What I Learned From Carly
I don't have any pictures of Carly and that is a real shame. But I did manage to rip a picture of our old house off of Google Street View and just looking at it the memories are flooding back. Carly was the first pet I remember. My parents have told me about how Casey bit me in the face and of how Candy loved to escape an go on adventures but I don't remember them. I remember Carly. Carly was the quintessential dog in the boy and his dog story. He was part border collie, German Shepard, Lab, and maybe even a few other things and the main attribute he inherited from each was intelligence. What I remember most about Carly was when my mother would call me and I wouldn't come Carly would come get me. It was like having an extra parent. He would grab me by the forearm and bring me to my mother. Later when we got our dachshund, Allie, we'd tell Carly to go get Allie when she wasn't coming in and off he'd go and bring her back.
What does Carly have to do with us now offering in home pet care services and working as pet sitters and dog walkers in Virginia Beach? It's because I learned a lot about love from Carly. The tree in the above picture isn't the one that was in that front yard when we lived in the house. We had a birch tree, and I remember being fascinated by its white bark. I would spend hours outside as a kid and most of the time Carly was right beside me. We dug holes together in the back yard. Digging holes was one of my favorite activities. I had those little toy construction vehicles and I'd put them to work excavating the back yard. Carly was a dog and he also enjoyed digging holes. He also enjoyed other dog activities like chasing squirrels, but unlike other dogs he was successful. I don't know if to this day I've ever seen another dog successfully run down a squirrel but Carly would. The things about Carly was he'd always come when you called. You could see the intelligence in his eyes and he put all of his intellect to work in caring for his family.
Carly loved hugs. Not to get hugs or to roll over for belly rubs or any of that. Carly wanted to hug you. Whenever I was laying on the floor, which for some reason was the cool way to watch TV when I was seven, Carly would come up and lay next to me and drape one paw over my shoulder. Having a first dog like Carly it's no wonder I wanted to spend my life working with dogs and became a pet sitter and dog walker. Carly was the perfect machine of intelligence and love.
The last thing I really remember about Carly is he loved car rides but he loved to be home. As I was young when we had Carly I had to ride in the backseat and Carly would start pacing and walking on top of me whenever we were anywhere close to home. He loved the trips we'd take home on up to the Chesapeake Bay but when it was time to go home that is where he wanted to be.
What I learned from Carly goes beyond love, loyalty, and affection. It is the sad reality that we are dragons. What I mean by that is we're the ones that remain. Think of the line from the Peter, Paul, and Mary song Puff the Magic Dragon, "Dragon's live forever, but not so little boys." To a dog our lifespans are forever. They come into our lives as puppies and we remain long after they are gone. We're left with an ache in our heart and tears that fall like rain. Even now thinking about Carly and Allie, and Ollie, and Roxie, and Dory and all the client dogs and cats we've lost as pet sitters and dog walkers through the years (I can name them too if you'd like) I can feel the tears welling up in my eyes. When a pet passes it is like a part of us is removed and we can never be whole again.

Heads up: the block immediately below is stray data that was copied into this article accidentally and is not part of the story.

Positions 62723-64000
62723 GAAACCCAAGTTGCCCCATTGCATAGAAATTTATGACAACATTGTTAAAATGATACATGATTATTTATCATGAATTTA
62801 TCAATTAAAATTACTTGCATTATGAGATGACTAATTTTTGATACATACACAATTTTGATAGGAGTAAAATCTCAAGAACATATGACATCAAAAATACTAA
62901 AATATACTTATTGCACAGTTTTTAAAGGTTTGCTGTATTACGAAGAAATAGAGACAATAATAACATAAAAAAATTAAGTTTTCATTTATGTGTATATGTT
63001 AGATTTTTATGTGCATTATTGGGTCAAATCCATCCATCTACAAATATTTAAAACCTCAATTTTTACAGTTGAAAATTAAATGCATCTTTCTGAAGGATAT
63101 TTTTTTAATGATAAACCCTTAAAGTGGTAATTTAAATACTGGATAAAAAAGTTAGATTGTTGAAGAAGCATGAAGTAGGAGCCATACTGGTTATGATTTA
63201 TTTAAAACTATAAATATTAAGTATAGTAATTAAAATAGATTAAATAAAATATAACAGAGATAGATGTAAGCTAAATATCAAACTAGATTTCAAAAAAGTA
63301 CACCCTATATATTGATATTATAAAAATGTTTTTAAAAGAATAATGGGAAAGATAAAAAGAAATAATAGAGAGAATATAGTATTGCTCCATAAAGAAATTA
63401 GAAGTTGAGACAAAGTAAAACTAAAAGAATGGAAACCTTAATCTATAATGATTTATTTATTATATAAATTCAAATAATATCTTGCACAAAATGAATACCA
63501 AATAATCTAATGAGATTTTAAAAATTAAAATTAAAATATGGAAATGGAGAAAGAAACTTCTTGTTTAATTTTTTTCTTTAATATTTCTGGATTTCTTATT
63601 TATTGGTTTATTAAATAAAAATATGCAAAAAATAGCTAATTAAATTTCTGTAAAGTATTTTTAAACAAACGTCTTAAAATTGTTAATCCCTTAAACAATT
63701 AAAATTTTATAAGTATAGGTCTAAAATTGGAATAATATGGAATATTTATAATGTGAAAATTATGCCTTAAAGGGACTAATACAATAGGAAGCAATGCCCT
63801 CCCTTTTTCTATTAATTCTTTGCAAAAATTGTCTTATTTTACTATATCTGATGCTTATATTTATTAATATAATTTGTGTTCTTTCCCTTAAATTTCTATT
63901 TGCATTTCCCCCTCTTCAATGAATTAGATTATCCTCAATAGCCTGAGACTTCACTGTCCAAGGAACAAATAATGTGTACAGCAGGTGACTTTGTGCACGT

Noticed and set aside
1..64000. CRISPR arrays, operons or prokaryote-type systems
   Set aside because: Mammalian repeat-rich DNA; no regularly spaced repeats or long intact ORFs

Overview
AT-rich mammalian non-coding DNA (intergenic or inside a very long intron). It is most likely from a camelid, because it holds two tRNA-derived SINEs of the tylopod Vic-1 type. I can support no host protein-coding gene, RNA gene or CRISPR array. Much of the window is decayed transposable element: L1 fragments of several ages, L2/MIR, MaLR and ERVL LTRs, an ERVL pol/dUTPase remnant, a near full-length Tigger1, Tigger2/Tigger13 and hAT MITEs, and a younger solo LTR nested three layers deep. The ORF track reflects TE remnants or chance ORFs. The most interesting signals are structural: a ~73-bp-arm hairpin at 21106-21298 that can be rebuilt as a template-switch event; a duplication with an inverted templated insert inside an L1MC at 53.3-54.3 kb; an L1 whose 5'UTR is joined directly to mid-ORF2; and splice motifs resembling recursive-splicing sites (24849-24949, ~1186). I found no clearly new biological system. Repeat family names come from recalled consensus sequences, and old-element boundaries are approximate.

I am currently sitting ten feet from where Carly taught me it was time to move on. Carly did not grow old gracefully and I imagine his high intellect had something to do with it. Carly went senile and got angry and aggressive. Before this was Lara and my house it was my parent's beach house and one weekend we were down here and I had to get something from my dresser. Carly was laying in front of it and when I approached he just started growling. It was the low, deep, angry growl that means stay away, I don't know who you are. I told Carly it was me but that didn't work and so I left the room. A few minutes later I came back in and Carly was his old self, tag wagging and happy to see me, but just a few minutes before he'd forgotten who I was. That was the day I knew it was time to say goodbye.
Carly was full of life and love and energy until he wasn't and then he was an old dog that had lost a part of himself. That day in my bedroom at the beach he was telling me it was ok to let go. He was already gone and I'd find other dogs to love and he would live on in my memories. Carly is why I love and understand dogs. He taught me as much as any parent or teacher when I was growing up and he is still with me in everything I do. Carly would be happy I chose pet sitting and dog walking as a profession. I did enjoy digging holes with him more than playing with any of my human friends.